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Hybridization and introgression between Helicoverpa zea and H. armigera: an adaptational bridge

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posted on 2020-04-27, 17:48 authored by Erick CordeiroErick Cordeiro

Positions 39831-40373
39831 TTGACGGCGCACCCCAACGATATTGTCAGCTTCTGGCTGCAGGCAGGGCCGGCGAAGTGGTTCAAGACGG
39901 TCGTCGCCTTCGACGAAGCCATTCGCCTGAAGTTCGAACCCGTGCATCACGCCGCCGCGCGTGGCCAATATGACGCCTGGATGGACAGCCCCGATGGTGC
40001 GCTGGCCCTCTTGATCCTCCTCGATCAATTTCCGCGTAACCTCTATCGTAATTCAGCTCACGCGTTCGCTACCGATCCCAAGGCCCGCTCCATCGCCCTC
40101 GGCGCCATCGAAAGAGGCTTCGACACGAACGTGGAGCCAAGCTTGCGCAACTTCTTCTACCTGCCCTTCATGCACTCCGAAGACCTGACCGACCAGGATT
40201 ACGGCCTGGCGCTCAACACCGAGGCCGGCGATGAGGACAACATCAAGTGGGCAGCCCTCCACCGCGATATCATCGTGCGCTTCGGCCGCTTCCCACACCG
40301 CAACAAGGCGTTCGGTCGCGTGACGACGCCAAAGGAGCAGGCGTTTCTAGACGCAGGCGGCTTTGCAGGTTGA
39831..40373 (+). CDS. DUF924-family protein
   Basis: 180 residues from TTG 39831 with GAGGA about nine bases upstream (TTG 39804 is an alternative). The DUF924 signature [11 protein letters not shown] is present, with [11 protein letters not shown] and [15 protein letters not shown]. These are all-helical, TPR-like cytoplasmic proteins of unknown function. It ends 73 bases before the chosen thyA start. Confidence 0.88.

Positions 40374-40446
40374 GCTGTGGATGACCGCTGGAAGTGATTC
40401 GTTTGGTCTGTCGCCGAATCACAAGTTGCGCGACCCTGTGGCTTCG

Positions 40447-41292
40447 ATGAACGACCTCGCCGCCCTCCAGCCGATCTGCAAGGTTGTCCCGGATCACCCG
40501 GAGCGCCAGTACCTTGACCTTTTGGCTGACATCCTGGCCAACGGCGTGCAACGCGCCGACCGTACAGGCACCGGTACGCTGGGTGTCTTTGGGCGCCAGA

The invasion of organisms into new ecosystems is an increasingly common phenomenon due to the movement of commodities in global trade. One of the most complex scenarios post-invasion is when the invasive species resembles a native pest; even more so when they can hybridize and produce fertile progeny. The global pest Helicoverpa armigera had been detected in Brazil in 2013 and generated a wave of speculations about the possibility of hybridization with the native sister taxa Helicoverpa zea. In the present study, we used genome-wide SNPs genotyped in field-collected individuals to investigate hybridization between H. armigera and H. zea in different Brazilian agricultural landscapes. The results indicated that the frequency of hybridization varied from 15 to 30% depending on methods used. Mix ancestry between H. zea and H. armigera in hybrids (introgression) was around 10% in all tested methods. Hybridization also varied considerably depending on the geographic locations where the sample was collected, forming a ‘mosaic’ hybrid zone where introgression may be facilitated by environmental and landscape variables. Both landscape composition and bioclimatic variables point to the presence of maize and soybean as the main factors explaining the high percentage of introgression in agriculture landscapes. In addition, the impact of multiple H. armigera incursions is reflected in the structured and inbred pattern genetic diversity. Our data show that the landscape composition and bioclimatic variables influence in the introgression rate between H. armigera and H. zea in agricultural areas. The continuous monitoring of the hybridization process in the agricultural fields is necessary since agricultural expansion, climatic fluctuations, a changing composition of crop species and varieties, and dynamic planting seasons are some factors in South America that could promote a sudden alteration in the introgression rate between Helicoverpa spp. Introgression between invasive and native pests also can dramatically impact evolution on host ranges and resistance management.




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